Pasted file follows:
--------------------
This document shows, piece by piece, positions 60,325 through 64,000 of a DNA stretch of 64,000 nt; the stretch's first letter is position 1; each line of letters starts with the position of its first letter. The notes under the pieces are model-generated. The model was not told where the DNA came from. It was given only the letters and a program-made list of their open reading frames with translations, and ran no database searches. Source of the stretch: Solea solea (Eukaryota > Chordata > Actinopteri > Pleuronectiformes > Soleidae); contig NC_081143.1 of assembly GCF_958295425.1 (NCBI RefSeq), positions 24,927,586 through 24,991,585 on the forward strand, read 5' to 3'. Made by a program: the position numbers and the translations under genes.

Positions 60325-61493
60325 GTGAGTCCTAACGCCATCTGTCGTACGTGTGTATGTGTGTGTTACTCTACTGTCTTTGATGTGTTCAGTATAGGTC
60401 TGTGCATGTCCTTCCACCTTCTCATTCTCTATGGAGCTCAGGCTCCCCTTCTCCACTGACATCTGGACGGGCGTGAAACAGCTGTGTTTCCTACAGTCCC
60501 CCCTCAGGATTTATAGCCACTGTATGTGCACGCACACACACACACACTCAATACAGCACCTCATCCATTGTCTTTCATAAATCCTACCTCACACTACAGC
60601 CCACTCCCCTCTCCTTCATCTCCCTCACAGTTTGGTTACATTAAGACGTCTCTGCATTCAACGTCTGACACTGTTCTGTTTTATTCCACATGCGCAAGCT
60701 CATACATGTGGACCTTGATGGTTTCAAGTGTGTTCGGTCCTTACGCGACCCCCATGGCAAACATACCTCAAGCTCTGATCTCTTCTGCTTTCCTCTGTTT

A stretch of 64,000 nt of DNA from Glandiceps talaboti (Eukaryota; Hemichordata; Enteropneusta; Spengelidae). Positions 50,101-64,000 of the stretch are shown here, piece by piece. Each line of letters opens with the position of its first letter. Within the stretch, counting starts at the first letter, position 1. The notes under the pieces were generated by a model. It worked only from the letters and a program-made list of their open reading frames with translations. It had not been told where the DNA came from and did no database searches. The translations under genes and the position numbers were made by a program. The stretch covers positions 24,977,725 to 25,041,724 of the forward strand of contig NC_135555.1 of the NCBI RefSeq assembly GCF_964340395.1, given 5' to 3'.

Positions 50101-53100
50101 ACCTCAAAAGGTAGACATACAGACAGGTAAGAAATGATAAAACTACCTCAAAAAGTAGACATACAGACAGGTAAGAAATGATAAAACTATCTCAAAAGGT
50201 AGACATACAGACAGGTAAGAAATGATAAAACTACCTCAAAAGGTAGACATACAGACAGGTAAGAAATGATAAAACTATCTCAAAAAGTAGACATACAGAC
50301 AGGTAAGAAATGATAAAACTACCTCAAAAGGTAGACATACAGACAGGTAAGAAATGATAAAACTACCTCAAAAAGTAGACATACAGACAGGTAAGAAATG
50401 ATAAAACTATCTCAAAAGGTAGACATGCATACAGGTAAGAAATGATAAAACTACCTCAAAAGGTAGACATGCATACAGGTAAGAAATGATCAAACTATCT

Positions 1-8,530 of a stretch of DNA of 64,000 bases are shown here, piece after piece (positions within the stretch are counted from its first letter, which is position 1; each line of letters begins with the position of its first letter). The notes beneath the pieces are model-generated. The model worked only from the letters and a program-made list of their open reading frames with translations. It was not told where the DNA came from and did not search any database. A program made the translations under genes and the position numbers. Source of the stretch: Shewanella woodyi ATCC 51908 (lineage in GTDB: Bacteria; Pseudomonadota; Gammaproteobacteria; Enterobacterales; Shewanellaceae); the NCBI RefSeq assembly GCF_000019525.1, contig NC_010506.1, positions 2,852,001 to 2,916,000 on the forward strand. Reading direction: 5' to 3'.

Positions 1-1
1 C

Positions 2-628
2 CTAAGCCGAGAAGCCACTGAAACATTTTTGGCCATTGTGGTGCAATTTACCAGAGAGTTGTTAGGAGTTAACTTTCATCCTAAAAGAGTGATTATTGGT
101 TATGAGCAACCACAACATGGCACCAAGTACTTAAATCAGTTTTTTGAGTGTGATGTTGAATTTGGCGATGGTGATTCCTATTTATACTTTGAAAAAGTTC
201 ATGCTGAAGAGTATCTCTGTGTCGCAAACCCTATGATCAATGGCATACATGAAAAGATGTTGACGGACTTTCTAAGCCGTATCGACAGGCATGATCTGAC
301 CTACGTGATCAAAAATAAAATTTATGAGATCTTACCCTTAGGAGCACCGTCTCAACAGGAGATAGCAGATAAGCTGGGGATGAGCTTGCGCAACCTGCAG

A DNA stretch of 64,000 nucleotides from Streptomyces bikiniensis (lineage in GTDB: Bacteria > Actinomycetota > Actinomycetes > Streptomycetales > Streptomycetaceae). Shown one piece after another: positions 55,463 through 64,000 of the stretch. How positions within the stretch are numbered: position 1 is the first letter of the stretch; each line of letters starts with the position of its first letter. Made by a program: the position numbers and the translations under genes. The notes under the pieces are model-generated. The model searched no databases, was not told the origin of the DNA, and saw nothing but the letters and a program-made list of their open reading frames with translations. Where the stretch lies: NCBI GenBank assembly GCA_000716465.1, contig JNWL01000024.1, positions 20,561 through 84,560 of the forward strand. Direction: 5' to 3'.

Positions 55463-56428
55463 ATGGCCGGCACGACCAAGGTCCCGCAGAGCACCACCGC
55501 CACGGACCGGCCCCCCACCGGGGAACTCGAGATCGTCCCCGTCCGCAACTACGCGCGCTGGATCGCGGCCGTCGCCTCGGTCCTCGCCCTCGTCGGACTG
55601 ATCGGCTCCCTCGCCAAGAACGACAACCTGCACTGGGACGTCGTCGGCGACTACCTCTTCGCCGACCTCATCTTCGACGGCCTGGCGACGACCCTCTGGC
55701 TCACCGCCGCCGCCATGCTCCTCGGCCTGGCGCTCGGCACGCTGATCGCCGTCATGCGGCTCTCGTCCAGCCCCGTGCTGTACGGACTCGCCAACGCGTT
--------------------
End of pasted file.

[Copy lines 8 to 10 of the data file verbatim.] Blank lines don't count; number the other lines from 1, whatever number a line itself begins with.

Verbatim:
A stretch of 64,000 nt of DNA from Glandiceps talaboti (Eukaryota; Hemichordata; Enteropneusta; Spengelidae). Positions 50,101-64,000 of the stretch are shown here, piece by piece. Each line of letters opens with the position of its first letter. Within the stretch, counting starts at the first letter, position 1. The notes under the pieces were generated by a model. It worked only from the letters and a program-made list of their open reading frames with translations. It had not been told where the DNA came from and did no database searches. The translations under genes and the position numbers were made by a program. The stretch covers positions 24,977,725 to 25,041,724 of the forward strand of contig NC_135555.1 of the NCBI RefSeq assembly GCF_964340395.1, given 5' to 3'.

Positions 50101-53100
50101 ACCTCAAAAGGTAGACATACAGACAGGTAAGAAATGATAAAACTACCTCAAAAAGTAGACATACAGACAGGTAAGAAATGATAAAACTATCTCAAAAGGT